When Dreamworks Animation (NASDAQ:DWA) purchased the assets of Classic Media in July, I became more bullish on the long term prospects of the animation movie company. In an article about the purchase I had this to say, "The acquisition would obviously be a huge push for Dreamworks Animation in its consumer products and licensing efforts." On Thursday, Dreamworks took that effort a step further with the purchase of the Troll Doll brand.
Founded in 1959 by Thomas Dam, the Troll Doll has been one of the most popular toys in the world throughout several decades. Dam hand carved the doll as a gift for his daughter for Christmas. That troll doll spawned a huge brand that has seen several toy lines, video games, and television specials. The dolls are collected by people around the world and continue to be popular on the internet. A search on Ebay for "Troll Dolls" turned up 11,723 results on Thursday.
Dreamworks purchased the exclusive worldwide rights for the Troll Doll, excluding the Scandanavian territories. Shawn Dennis, who has experience growing the American Girl brand, will be head of brand development and attempt to create revenue for Dreamworks Animation in categories other than box office revenue. Dreamworks' chief operating officer Ann Daly had this to say of the acquisition, "Trolls is a brand with over fifty years of deep heritage and we are thrilled to bring this iconic, multi-generational property to Dreamworks Animation."
The move is similar to Dreamwork's purchase of Classic Media. Dreamworks had a movie in the works centered around Mr. Peabody and Sherman, a brand owned by Classic Media. Similarly, Dreamworks had a movie in place about Trolls, before its purchase of the brand from the Dam Family. Back in June of 2010, Dreamworks began talk of a Trolls movie. Chloe Grace Moretz and Jason Schwartzman have been linked to the voices of the main characters. The movie is scheduled to come out in 2015.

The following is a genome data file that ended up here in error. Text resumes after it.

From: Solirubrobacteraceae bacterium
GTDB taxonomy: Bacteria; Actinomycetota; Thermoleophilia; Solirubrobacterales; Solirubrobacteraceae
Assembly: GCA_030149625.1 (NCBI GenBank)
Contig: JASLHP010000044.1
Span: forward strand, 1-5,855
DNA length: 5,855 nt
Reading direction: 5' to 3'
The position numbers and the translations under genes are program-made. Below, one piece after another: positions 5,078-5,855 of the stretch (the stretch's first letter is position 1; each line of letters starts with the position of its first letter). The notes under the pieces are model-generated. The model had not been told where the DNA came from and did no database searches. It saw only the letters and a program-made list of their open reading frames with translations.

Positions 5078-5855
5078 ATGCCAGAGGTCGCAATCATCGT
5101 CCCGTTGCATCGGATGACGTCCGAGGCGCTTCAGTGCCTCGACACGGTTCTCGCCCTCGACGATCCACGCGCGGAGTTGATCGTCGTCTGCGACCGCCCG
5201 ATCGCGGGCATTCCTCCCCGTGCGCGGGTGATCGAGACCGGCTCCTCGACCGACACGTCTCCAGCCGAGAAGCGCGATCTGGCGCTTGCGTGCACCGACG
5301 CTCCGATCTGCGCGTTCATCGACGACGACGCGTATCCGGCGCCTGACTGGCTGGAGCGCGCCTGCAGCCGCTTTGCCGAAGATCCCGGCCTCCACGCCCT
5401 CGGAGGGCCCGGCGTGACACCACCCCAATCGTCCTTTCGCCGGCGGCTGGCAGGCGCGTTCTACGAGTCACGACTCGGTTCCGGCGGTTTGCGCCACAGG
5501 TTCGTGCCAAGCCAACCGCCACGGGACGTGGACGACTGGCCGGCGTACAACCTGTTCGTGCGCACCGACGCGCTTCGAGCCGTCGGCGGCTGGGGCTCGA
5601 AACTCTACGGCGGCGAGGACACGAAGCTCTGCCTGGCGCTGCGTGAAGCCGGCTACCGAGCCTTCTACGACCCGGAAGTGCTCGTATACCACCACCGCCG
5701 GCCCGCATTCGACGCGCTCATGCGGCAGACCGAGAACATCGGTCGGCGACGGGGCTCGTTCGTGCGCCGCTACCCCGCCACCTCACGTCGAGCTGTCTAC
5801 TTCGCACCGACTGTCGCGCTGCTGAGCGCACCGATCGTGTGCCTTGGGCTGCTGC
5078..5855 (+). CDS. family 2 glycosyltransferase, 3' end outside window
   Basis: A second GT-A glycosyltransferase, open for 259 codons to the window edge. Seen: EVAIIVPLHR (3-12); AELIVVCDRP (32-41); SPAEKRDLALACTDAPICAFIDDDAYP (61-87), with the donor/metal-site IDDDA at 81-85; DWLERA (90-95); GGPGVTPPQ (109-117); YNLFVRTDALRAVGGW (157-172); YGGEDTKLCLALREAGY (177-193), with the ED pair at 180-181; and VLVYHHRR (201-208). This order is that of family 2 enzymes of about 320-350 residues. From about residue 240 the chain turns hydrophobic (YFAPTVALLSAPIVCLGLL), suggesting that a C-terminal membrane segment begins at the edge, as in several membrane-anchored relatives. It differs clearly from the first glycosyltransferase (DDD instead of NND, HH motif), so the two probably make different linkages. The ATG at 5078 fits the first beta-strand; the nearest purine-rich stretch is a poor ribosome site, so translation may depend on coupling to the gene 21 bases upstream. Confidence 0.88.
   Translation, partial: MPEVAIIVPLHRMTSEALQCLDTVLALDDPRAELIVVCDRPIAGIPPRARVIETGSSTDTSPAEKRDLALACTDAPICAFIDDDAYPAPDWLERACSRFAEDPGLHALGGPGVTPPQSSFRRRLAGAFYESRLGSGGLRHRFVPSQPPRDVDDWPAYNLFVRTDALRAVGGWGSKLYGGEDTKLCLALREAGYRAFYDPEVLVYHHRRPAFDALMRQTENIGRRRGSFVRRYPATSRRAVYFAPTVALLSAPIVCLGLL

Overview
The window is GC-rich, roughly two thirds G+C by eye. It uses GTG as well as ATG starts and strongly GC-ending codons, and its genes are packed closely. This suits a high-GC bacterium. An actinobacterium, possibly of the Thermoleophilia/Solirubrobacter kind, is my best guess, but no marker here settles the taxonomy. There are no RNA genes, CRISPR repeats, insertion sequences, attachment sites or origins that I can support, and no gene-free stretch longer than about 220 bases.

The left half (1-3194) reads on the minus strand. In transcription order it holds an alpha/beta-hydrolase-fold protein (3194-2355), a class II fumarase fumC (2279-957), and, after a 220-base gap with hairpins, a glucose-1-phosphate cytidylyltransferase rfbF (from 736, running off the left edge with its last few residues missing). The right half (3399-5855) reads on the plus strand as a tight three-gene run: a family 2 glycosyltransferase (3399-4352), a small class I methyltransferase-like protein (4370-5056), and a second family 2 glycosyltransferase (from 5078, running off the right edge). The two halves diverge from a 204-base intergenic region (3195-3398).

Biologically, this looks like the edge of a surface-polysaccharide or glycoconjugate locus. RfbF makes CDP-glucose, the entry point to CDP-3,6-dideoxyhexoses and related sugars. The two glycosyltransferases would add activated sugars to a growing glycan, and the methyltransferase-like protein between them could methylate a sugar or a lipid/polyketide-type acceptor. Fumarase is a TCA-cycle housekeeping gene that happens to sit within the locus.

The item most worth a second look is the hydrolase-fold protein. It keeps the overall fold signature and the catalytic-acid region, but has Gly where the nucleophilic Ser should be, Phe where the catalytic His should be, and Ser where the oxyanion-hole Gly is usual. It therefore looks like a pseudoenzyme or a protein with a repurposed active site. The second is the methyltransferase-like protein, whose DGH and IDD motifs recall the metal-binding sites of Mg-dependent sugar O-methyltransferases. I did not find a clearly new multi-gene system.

Dreamworks Animation has a movie library of under 30 films. The company counts on the revenue from two to three movies every year and additional television content revenue. However, a new focus on brands and licensing revenue could do wonders for the company and its stock.
The purchase of Classic Media gave the company over 100 characters that are seen in comic books, television shows, and other consumer products. Dreamworks can now take those brands and the Troll Doll brand and try to diversify itself away from box office revenue. If the new Trolls movie is successful, it will likely turn into a movie franchise and could also become a television show.
In fact, Dreamworks Animation has long been rumored to create its own television channel. With these acquisitions, the company clearly has the characters needed to support a channel. Dreamworks also is entering the theme park market with several indoor parks opening centered around the company's movie characters.
Shawn Dennis, with her American Girl experience, has a chance to take a once popular brand and make it relevant again. The company needs to create excitement around the Troll Doll toy line before the movie comes out in 2015. That is one of the things that has hurt the company, a lack of brand recognition. "Rise of the Guardians" had disappointing box office results for Dreamworks and led many to wonder if the company could produce good movies away from its franchises like Shrek, Madagascar, and Kung Fu Panda. The recent box office success of "The Croods" is a step in the right direction. That movie, which has made $128 million in the United States and $335 million overall, also had help from a Rovio game to create character awareness.
Shares of Dreamworks trade at just under $20. The shares are off from 52 week highs of $22.98 and down significantly over the last five years. Earnings per share are expected to hit $0.60 in 2013 and $0.87 in 2014. The company's long term prospects continue to get brighter for investors that see the potential in library titles and licensing. Consider going long Dreamworks Animation before the Troll Dolls invade America once again.
Disclosure: I have no positions in any stocks mentioned, and no plans to initiate any positions within the next 72 hours. I wrote this article myself, and it expresses my own opinions. I am not receiving compensation for it (other than from Seeking Alpha). I have no business relationship with any company whose stock is mentioned in this article.